Written by: James S.
A Treant is a majestic and ancient creature deeply rooted in nature, often featured in fantasy tabletop role-playing games like Dungeons & Dragons and Pathfinder. Prepare for an enchanting encounter with these sentient treefolk using the "Dark Woods Edge" map, and envision the following description:
- An ancient guardian of the forest commands the trees to move and vines to grow.
- Trees all around the players burst into life, intent on engulfing them.
- Difficult terrain and sharp briars hinder players’ movement.
- The Treant can grow vines to entangle players even further.
- Swarms of spiders, wasps, and centipedes move through the thorns with ease.
Use this encounter when players enter a truly ancient forest. But not any old forest, where dappled sunlight falls golden upon soft moss and ferns, where the Fair Folk frolic between silver birches. No. Most people don’t go here, and those who do wear no clothes and speak no human tongue. They sleep amongst the worms. This forest is churning voracious consumption. It is growth and death, rot and absorption—endless recycling. A feast in the dark.
And you can forget anthropomorphic trees with wrinkled, kindly faces. These are primeval beings who have existed since long before that pareidolic arrangement. In medieval Britain, oak trees marked parish boundaries. Here, gnarled and menacing, they loom at the threshold of the forest. They are its guardians, its keepers.
There is only silence as the players pass beneath the shadowed canopy. No birds sing, no wind blows. If players stand still and listen, beneath the dull mush of their feet on the saturated earth, they can hear an unceasing susurration—the sound of countless unseen creatures moving in darkness.
You should pause the players beside a particularly impressive old tree very close to the edge of the forest— the oldest, widest, tallest, most ancient. Give the impression that it has stood since time immemorial to mark the border, the boundary between worlds. It is immense, festooned with lichen, moss, spiderwebs. If the players continue deeper into the forest, the whole scene bursts into motion with terrifying intensity.
The huge tree crawls forward on a mass of leg-like roots that erupt from the ground around it. Its hollow trunk yawns wide. Bleached bones clutter its insides like a gruesome secret laid bare.
The whole forest sways into life, creaking and cracking. All around the players, roots grope and crawl, sifting through the soil like fingers, churning the earth.
The fight could go like this:
- All nearby trees move one tile per turn. They move unimpeded through the undergrowth towards the closest player.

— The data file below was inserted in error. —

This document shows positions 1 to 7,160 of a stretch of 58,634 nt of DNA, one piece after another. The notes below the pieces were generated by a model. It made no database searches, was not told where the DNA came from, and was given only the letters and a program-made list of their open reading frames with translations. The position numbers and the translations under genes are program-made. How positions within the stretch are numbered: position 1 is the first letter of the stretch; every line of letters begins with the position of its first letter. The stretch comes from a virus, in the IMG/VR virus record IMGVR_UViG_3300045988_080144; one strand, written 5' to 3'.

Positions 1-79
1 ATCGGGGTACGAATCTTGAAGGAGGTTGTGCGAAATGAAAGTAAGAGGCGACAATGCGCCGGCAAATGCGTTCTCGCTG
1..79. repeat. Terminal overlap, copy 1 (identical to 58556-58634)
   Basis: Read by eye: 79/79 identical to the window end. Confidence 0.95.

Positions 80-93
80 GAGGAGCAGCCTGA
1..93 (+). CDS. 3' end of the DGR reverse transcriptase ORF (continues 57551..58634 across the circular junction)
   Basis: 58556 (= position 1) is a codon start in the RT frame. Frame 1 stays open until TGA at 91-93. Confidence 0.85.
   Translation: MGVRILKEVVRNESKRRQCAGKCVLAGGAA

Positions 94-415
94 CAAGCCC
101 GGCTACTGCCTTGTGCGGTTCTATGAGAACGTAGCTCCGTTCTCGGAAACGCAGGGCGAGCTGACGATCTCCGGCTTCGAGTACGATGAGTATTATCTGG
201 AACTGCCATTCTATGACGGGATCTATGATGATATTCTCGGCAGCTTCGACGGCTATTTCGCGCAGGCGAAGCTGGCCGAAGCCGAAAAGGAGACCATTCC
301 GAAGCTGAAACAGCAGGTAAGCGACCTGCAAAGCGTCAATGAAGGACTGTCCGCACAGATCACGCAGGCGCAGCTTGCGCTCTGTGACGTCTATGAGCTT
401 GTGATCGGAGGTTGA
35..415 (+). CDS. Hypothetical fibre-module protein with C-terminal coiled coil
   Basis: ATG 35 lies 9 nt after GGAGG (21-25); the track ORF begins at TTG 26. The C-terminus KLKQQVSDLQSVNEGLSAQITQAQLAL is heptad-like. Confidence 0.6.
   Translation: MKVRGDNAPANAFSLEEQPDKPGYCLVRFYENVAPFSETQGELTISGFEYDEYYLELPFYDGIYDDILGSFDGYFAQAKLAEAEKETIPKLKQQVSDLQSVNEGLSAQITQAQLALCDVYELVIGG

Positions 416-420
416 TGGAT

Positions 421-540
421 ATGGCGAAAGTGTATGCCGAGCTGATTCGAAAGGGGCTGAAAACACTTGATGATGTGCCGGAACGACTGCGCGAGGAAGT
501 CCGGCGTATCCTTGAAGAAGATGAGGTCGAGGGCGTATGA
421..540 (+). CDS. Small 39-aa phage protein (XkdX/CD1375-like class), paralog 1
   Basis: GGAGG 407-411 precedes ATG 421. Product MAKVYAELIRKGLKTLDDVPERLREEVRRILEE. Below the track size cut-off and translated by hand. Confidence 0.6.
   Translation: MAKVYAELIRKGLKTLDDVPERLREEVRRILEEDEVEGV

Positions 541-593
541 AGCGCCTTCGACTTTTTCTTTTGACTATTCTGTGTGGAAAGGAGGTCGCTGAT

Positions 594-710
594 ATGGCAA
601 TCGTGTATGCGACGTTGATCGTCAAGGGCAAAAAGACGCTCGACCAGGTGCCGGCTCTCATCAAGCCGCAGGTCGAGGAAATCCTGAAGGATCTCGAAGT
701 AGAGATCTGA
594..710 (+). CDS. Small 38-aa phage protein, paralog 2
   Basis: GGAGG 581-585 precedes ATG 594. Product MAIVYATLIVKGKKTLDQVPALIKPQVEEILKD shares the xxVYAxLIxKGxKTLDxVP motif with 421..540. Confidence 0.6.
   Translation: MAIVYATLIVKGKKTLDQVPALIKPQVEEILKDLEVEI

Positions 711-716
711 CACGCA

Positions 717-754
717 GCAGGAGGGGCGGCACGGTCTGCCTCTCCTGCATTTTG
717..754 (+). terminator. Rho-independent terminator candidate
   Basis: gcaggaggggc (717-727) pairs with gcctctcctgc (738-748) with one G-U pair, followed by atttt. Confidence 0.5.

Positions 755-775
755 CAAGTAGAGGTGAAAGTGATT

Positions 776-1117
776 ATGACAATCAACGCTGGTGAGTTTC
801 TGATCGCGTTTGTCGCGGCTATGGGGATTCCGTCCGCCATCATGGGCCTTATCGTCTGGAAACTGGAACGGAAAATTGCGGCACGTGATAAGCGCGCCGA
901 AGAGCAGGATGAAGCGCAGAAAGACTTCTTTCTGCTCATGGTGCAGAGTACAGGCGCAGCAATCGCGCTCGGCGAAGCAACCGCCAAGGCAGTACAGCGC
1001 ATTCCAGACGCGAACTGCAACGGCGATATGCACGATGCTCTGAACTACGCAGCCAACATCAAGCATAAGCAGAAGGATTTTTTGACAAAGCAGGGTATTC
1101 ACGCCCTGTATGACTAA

- They do not attack, but if a tree moves onto the same tile as a player, have them make a Strength or Dexterity save. If they fail, it engulfs them.
- If several trees converge on a player’s tile, the player is crushed between them.
- Crushed or engulfed players risk suffocation and must cut their way out. It’s up to you how much damage they must deal to escape or whether they can simply make another successful save.
- Players move at half speed across the forest floor. The difficult terrain moves, twists, and writhes beneath them.
- Scatter the ground with large thickets of razor-sharp thorns. Players wanting to move through these must take damage or cut each tile down with an action.
- Instead of moving, the Treant can cause vines to grow rapidly from the ground, shooting up to entangle players. The effect roots them in place. They may resist with strength or with blades. All the while, the trees move closer.
- If you think this isn’t difficult enough, have swarms of insects wriggle up from the earth and buzz through the air toward the players, too.
- The trees fear fire. The first time a player starts a fire or deals fire damage, all trees will move away from the fire for one turn. However, when they regroup, they are frenzied. Double their movement.
- If players destroy the Treant, the forest subsides. Trees stop moving and bury their roots once again in the soil. Insects disperse. Numb silence descends once more.
Perhaps the only way players may freely enter the forest is to cast away all of their humanity—their weapons, adornments, clothing—and walk, silent and naked, through brambles that prick their skin. They must endure it. Only by letting the feast continue undisturbed will the Treant allow any to cross the boundary. Insects light upon them, sipping at beaded rubies of blood. Worms squirm through their toes. The forest eats them. Their body becomes part of it, carried down into the leafmould.
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